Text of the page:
iPhone only: When you see a book, CD, DVD, or game at a friend's house you want to look up and bookmark instantly, fire up SnapTell Explorer on your iPhone or iPod touch and take a photo of it. Similar to a bar code scanner (except you photograph the item cover, not its bar code), SnapTell automatically looks up your item and gives you links to Amazon, Barnes and Noble, Wikipedia, and straight-up search engines so you can compare prices and find out more about it. SnapTell's results aren't 100% accurate—once it gave me a strategy guide result when I photographed a video game cover—but everything else I tried it on, the results were spot-on. (Though you can bet an Australian bar code might throw it -- LH AU ed.) Here's what the result for the Halo 3 photograph looked like.
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Even if you do all your banking online, there's still one ugly time of year when you've got to deal with a pile of financial paperwork, and that's tax time. If your accountant accepts forms via email, or you just want to save tax documents on your computer, you want a quick and easy way to do it. While most scanner workflows require several steps to digitise documents, the Fujitsu ScanSnap transforms paper into PDF with a single button press. No one wants to spend more time than they have to on receipts, 1099's and W-2's. Let's take a look at how to instantly capture tax-related and other important paperwork to your hard drive on April 15th and throughout the year with the ScanSnap.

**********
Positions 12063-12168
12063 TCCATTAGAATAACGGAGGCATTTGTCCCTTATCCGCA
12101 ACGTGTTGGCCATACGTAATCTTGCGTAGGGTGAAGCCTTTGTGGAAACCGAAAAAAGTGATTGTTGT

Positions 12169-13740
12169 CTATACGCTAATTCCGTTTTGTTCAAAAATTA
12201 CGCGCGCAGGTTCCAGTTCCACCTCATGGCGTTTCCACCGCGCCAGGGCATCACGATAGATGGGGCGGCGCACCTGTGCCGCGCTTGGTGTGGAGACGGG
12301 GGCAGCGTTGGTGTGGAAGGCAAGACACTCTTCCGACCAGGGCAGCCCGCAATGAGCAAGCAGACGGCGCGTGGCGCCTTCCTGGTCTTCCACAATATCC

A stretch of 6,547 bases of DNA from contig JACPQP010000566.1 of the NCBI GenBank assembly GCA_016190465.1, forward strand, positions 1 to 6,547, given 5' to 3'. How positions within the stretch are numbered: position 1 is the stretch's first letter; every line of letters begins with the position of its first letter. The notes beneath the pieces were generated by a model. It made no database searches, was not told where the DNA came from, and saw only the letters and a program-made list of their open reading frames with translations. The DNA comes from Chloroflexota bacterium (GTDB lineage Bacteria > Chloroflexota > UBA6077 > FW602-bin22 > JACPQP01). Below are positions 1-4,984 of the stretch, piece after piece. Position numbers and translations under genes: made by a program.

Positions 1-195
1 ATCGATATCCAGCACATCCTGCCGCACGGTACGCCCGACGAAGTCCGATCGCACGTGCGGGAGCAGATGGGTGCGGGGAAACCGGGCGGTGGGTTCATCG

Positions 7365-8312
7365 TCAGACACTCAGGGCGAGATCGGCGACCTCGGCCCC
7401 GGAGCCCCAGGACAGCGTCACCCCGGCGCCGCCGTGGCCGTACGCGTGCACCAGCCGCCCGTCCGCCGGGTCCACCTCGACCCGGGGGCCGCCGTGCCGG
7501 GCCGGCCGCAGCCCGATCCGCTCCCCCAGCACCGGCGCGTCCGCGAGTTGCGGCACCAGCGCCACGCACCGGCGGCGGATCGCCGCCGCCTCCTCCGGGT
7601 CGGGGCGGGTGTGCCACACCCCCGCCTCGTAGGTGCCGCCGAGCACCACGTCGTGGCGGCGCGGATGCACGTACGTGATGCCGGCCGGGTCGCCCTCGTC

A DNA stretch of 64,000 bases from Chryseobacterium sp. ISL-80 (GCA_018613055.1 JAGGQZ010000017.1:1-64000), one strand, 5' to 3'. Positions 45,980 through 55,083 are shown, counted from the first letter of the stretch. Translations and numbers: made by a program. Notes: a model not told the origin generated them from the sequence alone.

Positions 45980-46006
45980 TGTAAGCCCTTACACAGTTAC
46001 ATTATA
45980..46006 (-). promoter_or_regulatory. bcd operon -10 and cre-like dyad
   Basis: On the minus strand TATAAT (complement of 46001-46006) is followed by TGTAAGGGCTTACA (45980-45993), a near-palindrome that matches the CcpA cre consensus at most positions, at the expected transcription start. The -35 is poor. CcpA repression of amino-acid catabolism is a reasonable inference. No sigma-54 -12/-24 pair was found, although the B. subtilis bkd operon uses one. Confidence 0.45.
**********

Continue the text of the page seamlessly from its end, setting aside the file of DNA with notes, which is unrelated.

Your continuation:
When you're selling a small item online and you need a plain, closeup photo, blogger Mason says you can avoid flash washout or screen reflections using a flatbed scanner instead of a digital camera: Cell phones, mp3 players, discs, pretty much anything with a basic dimension can be scanned on your flatbed scanner.... To the right is a sample of a phone that was scanned. Not bad eh? What the.....is that me in my tighty whiteys reflected in the screen!?!? Oh nope, wait, it was done using my flatbed scanner. Seems like a good way to get a blank background in a photo with no setup. How do you get good photos of the stuff you're selling online? Let us know in the comments. Scanner/Camera??
Adding a handwritten signature to letters or even email can add a distinguising, memorable mark to your messages—and in cases like mine, that distinct memory is, "Boy, his handwriting is awful." MyLiveSignature, a free web app that produces stylized signatures for use in emails, blog posts, or other writing, is a fitting solution to that problem. After typing in your name, you get your choice of 10 fonts, and then many more choices for size, color, and tilt. The site then generates HTML and BB code to embed that signature wherever you'd like, and let people know it's really you writing—even if it's not quite you. For a similar paper-based signature hack, check out this tip on creating a scan-and-send signature. MyLiveSignature
Just noticed a useful feature in previously mentioned document scanner service, Qipit: the ability to fax your document scans, effectively turning your camera (or cameraphone!) into an outgoing fax machine. After you register for an account at Qipit, you snap a photo of a document, and email it or upload it to the web site. Once Qipit does its thing, converting your document into a PDF, select the "Fax" button below it to send it off. Qipit supports multi-page documents too. Looks like an interesting alternative to FaxZero. How do you send and receive faxes over the web? Let us know in the comments.
Do-it-yourselfer Kipkay salvaged parts from an old parallel port scanner and made a flexible, super-bright light by extracting the lamp and running it through clear tubing. He mounted the new lamp above his keyboard for night typing, but it seems like it would do well in any small dark place like under the stairs, in the attic or in basement storage, too.